In subsequent discussions with first nations leaders and grassroots members, I was told that the wholesale elimination of the act could inflict unintended collateral damage. It could also place fiduciary responsibility on first nations communities unless there was careful consideration of the effects of each and every clause, and of course they want to know what we'd replace it with.
My goal was to ask my first nations leaders and grassroots to engage with the crown to come up with these solutions. In speaking with our first nations leaders and grassroots members, and after three draft versions of the bill, I arrived at the current and fourth version.
I know there are those who question my right to do this. There are even those who have said the entire exercise must be done by indigenous, for indigenous, people. So I agree, and here we are.
As a parliamentarian and an aboriginal person, I've heard repeatedly that I have no right to bring this bill forward like any other parliamentarian.
There are even those who have said:
I am afraid that a backbencher's private member's bill is not an appropriate consultation for this very serious relationship with first nations in this country.
Well, I believe it's my responsibility to do it. It has to be done. The time has to be now.
I also know that there are some who claim that this bill cannot have been put before the House of Commons without a formal consultation process. Those very same people clearly know that a private member's bill in the House of Commons does not have the financial or human resources for me to conduct a full-scale consultation, nor is it permissible to share a bill with anyone until it is tabled in the House of Commons.
Nonetheless, I have been engaging and reaching out to first nations on the Indian Act for years, and I have seen with my own eyes the harm this legislation has done. Bill C-428 is designed to mandate development of a process in which first nations and crown can work together on ways to review, repeal, and replace the Indian Act.
Finally, there are those who have specific concerns about the content of the bill itself. I'm here to say that I'm open to amendments that move us closer to the repeal and replacement of the Indian Act, and I'm also open to amendments that make the bill closer. What I hope to see is an open, frank discussion of this bill that bridges partisanship. For me, it's not about the Conservatives or the Liberals or the NDP, and not about partisan ideology, but about starting a process that could transform the lives of so many first nations people, especially the younger generation.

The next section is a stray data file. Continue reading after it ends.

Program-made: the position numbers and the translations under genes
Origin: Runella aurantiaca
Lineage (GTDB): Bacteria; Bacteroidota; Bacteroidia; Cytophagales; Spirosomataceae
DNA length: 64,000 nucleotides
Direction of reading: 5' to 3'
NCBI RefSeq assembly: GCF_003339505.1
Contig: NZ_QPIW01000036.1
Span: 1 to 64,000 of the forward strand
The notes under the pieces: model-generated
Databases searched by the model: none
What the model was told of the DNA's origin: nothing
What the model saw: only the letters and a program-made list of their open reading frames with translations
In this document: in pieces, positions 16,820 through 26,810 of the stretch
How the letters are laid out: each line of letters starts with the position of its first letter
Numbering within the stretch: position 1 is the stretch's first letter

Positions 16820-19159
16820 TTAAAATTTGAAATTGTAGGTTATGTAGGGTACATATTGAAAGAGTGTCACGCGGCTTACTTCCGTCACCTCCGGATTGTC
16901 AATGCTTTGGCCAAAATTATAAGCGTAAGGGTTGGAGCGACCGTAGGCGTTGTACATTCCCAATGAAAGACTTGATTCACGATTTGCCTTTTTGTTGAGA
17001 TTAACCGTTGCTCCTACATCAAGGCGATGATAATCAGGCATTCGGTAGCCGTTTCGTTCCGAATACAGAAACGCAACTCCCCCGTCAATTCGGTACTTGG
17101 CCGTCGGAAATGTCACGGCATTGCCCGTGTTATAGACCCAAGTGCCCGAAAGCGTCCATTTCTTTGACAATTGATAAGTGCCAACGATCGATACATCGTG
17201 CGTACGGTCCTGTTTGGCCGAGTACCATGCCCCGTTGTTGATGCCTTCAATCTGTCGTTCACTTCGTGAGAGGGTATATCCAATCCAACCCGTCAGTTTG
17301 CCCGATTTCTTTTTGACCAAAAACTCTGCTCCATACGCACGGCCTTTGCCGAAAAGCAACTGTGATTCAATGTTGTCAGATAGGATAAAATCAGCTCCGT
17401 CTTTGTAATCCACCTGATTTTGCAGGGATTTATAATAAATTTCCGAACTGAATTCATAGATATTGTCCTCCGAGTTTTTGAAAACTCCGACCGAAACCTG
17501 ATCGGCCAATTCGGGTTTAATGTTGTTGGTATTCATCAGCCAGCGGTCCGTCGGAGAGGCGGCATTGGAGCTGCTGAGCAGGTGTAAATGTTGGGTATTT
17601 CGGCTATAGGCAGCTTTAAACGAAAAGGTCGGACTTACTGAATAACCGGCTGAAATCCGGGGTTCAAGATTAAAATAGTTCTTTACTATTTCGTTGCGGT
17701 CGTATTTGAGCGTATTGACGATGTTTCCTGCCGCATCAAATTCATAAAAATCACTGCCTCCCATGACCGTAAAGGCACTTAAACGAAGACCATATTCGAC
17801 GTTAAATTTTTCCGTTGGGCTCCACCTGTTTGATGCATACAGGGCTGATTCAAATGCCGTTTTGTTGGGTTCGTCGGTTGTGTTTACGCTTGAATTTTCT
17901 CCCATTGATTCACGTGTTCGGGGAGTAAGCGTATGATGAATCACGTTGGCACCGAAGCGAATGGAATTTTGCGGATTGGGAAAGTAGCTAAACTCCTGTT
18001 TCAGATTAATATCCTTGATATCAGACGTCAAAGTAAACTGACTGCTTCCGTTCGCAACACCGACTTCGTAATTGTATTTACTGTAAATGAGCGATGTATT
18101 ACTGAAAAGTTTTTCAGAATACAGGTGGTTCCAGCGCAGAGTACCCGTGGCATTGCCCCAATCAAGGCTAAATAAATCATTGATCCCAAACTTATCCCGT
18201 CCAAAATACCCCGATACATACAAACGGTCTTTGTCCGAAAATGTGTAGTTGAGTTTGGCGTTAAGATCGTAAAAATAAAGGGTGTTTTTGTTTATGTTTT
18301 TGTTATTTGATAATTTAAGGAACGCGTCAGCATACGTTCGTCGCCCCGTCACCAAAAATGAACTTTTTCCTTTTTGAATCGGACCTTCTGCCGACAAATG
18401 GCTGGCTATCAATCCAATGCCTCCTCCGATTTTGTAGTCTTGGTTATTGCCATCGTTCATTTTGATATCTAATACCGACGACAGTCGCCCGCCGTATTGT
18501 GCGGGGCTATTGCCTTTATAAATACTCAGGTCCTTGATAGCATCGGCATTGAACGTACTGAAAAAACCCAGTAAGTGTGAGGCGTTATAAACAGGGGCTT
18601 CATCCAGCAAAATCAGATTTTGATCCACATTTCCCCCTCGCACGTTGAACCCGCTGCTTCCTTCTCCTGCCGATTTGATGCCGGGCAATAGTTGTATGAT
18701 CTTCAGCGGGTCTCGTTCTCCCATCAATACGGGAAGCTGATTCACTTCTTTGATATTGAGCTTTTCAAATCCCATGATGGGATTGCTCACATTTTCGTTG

In addition to the mandate of the Minister of Aboriginal Affairs to produce an annual report on the progress of the repeal and replacement of the Indian Act, in collaboration with first nations, this bill will bring a number of changes to the Indian Act. These changes are housekeeping in nature and are designed to remove the underbrush from the act, but they also speak about the goals of the bill.
The true intent of the Bill C-428 is to create and aid freedom and independence for first nations. This is the motivation behind the changes to the bylaw process, wills, and estates sections of the act. These changes will remove the Minister of Aboriginal Affairs from the process and return control of bylaws, wills, and estates to the communities, where they belong.
In addition, a number of sections of the bill remove outdated, antiquated, and unenforced sections of the Indian Act. These sections cause delay. I'm sure we all agree that it's bad policy to leave in these laws and things that there is no intention of ever enforcing.
An example would be the section of the Indian Act that prohibits the sale of agriculture products grown on reserve to anyone off reserve without the permission of an agent of the Minister of Aboriginal Affairs. This section of the act has been waived for a number of years and therefore is not enforced. Imagine a Cree farmer growing corn and not being able to sell his corn without the permission of the Minister of Aboriginal Affairs. It kind of reminds me of a first nations wheat board.
Another section that would be almost as laughable, if it were not so paternalistic and patronizing, is section 92, which prohibits missionaries, aboriginal affairs employees, and reserve teachers from trading with first nations under the Indian Act.
A more insulting and hurtful section of the act is the one that has established residential school systems. My grandparents attended residential schools, so this is very personal to me. I am sure no one here would want to see residential schools again in Canada. A heartfelt apology to aboriginal Canadians who survived the system was made by Prime Minister Harper on behalf of all Canadians and all the other political parties in the House. There is no moral policy or reason to keep this law in the books.
To go back to the two essential questions, they are: how shall we deal with the Indian Act review, repeal, and replacement, and what should be in its place? I can't answer these questions alone. That is why we're here today in committee: to seek these answers. I'm sure we each have our own ideas about what a respectful and modern relationship between first nations and Canada could be, but we have to arrive at a consensus about what this means and what this would look like.
Our people have waited 137 long years for this discussion. It's about time that we take it seriously. It's my hope that this bill will serve as a springboard for engagement. I look forward to this process and answering your questions today as we proceed through the examination of Bill C-428.
Thank you, Mr. Chair.